Which Chakra is Jet Ski?
I start the day by sitting in an epsom salts bath sipping my coffee. I have a hemorrhoid the size of a jet ski and I'm supposed to do this bath thing throughout the day for 15 minutes at a time. Like I have 15-minute time parcels lying around in which I can do nothing. Right. So I multi-task by having my coffee at the same time.
Is this too much information? It might be too much. Okay, forget it. I'm just having coffee in the bath. There. Better?
I am stressed. In fact, I have planned to meditate all day to see if I can calm down. I know, I could pull a short meditation in the tub here. I could draw my attention down to my jet ski and travel up through my inner self, rolling and surfing on all of my thoughts like a boss, pissing off the other notions and sensibilities on the way like that jerk at the cottage. I choose, instead, to enjoy my coffee.
It is done.
Outside, the snow is belting its way down to the sound in a hurry, battling wind that often drives it sideways. It's a terrible day to travel, so I'm not tempted to venture out. I light the candle on my coffee table and get ready to sort out my chakras.
Yes, I said, chakras.
There are seven chakras, like little energy glove compartments, that run up the midline of the human body. They start at the jet ski: Root, solar plexus, heart, throat, third eye, and crown. I know some people who must have fantastic chakras because they are mighty. Others, not so much since having a nap is reason enough for them to have a parade.
Me? Feels like my chakras are full of gum, energy bar wrappers, an old lighter, one glove, and a few cassette tapes from the 80's; they need attention.
Do I really believe in chakras?
There you are. I see you, racing to put on your Neil deGrasse Tyson t-shirts. I knew you would be judging. I used to believe in Oreo's until they became lesser-Oreo's. I guess I'm believing in chakras while I still can, you know, before some company like Nestle gets a hold of them, alright?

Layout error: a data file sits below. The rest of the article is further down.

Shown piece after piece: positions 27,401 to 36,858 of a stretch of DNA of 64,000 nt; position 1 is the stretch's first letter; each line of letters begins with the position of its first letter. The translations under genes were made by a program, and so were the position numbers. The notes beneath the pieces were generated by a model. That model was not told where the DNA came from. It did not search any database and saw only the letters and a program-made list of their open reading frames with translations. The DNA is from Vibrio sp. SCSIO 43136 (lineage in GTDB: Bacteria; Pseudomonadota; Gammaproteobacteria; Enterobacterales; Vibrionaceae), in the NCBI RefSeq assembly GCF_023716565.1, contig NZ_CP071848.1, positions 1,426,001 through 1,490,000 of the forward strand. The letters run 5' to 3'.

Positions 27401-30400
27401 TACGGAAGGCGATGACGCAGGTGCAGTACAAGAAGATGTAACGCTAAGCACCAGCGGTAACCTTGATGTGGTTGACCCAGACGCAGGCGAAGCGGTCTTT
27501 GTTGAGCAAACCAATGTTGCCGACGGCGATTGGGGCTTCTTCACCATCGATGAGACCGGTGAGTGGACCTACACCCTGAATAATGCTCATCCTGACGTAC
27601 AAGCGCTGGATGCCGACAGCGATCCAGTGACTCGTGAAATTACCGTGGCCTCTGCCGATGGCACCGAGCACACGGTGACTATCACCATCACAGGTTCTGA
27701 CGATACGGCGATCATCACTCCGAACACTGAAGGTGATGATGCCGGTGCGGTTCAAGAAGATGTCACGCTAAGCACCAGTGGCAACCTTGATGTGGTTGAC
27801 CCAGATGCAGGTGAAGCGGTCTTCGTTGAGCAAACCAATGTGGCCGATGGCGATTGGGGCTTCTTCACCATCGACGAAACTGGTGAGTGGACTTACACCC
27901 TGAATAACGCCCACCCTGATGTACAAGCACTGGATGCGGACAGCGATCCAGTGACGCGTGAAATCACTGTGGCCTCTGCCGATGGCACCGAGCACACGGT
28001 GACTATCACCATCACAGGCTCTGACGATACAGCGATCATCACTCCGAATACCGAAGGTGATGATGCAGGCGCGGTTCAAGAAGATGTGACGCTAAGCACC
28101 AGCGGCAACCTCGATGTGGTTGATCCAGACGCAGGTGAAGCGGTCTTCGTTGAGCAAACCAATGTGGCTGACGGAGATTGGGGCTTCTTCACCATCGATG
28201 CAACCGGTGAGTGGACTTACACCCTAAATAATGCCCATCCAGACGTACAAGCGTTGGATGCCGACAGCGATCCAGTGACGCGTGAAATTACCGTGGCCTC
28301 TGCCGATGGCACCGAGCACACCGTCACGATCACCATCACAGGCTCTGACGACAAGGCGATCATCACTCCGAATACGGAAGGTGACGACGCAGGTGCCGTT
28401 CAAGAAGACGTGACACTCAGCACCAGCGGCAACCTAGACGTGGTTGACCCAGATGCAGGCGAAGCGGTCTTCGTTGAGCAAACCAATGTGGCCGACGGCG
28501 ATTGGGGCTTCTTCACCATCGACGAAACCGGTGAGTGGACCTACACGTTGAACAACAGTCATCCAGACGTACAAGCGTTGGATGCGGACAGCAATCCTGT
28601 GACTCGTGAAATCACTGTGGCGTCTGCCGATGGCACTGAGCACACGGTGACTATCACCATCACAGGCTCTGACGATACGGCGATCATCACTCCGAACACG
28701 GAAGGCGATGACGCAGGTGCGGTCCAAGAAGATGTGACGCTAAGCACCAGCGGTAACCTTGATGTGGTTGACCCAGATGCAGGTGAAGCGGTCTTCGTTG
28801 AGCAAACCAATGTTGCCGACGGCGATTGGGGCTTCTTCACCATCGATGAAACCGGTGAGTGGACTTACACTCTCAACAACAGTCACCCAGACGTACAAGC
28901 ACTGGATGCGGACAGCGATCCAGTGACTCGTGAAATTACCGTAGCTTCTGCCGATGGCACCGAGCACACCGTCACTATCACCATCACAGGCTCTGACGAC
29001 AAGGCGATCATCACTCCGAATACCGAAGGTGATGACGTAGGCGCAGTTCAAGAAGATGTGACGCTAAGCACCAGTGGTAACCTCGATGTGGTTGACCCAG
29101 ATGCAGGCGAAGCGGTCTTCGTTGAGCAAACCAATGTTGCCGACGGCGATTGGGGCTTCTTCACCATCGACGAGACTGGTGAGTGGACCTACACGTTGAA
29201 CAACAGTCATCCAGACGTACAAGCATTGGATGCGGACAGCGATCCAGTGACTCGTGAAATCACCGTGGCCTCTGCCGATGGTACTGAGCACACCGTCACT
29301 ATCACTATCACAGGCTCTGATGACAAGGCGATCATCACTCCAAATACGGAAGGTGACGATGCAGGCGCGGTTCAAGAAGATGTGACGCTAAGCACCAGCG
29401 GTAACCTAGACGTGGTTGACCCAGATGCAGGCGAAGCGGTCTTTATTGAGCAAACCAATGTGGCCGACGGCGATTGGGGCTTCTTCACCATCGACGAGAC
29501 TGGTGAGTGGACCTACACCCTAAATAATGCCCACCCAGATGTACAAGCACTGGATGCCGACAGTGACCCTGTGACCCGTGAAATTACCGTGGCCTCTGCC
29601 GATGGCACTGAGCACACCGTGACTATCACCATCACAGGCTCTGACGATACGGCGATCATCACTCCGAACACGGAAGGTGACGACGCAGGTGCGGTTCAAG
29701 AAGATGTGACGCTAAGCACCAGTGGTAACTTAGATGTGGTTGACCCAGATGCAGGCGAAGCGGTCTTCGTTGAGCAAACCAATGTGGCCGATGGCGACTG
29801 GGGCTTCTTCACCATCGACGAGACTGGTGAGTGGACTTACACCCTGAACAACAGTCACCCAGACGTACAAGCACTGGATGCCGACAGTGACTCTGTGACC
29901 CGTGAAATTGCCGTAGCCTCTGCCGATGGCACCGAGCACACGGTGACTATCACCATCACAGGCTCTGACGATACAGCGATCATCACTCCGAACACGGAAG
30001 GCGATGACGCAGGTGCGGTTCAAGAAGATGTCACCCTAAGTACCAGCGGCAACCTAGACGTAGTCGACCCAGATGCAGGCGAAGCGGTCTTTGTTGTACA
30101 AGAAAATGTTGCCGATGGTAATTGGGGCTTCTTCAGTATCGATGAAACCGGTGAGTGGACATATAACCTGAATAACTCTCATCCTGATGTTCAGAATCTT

There is room in this dark matter for all of us. Indulge me this.
I go onto Youtube and choose tunes specific to each chakra, curious to see how I feel by the end of the day. I arrange myself on the couch and make sure there is nothing that could become annoying, like the pillow behind my back being slightly off-centred, the candle-wick needs trimming, or someone has left the jet ski running. I start with my root chakra and we're off.
I love this. After the first few minutes of fidgeting, I go deep and stay there except for short sorties up to check on the candle and the roiling apocalypse outside. This is wonderful.
I have spoken with friends who have difficulty with meditation; people who could absolutely use some stillness in their lives, and I feel bad for them because this is amazing. I'm actually annoyed throughout the day when I feel hungry or that I have this bladder that can't seem to wait just five more hours! I grab snacks; a chicken leg, but I'm intentional and aware, so I wonder about the chicken. You might laugh at this, but later you will grok that this might be part of our disconnect.
This is my gift to you.
Through six hours, I meditate on all of the chakras except the heart, because I've been working on that one for the past decade already. I enjoy each effort and am surprised by my subconscious dinger that goes off, alerting me to the approaching end of each session.
I don't like the endings. They make me anxious and irritated. I would much rather stay down deep, calm and focused. I like the vibration and how easy it is to breathe.
I get why people love this so much. But it didn't really solve anything for me, because, unless you're a monk, you can't meditate all day. You have to come back to reality, and it is reality that I have a hard time with. Now the contrast bothers me. If I could, in the deepness of meditation, pixelate down into nothing but thought, I would be relieved.
I wouldn't have to tend to this body, or these ridonculous emotions and desires. I wouldn't be so disappointed. But, I guess I might not be delighted either. Of course, there would be no jet ski...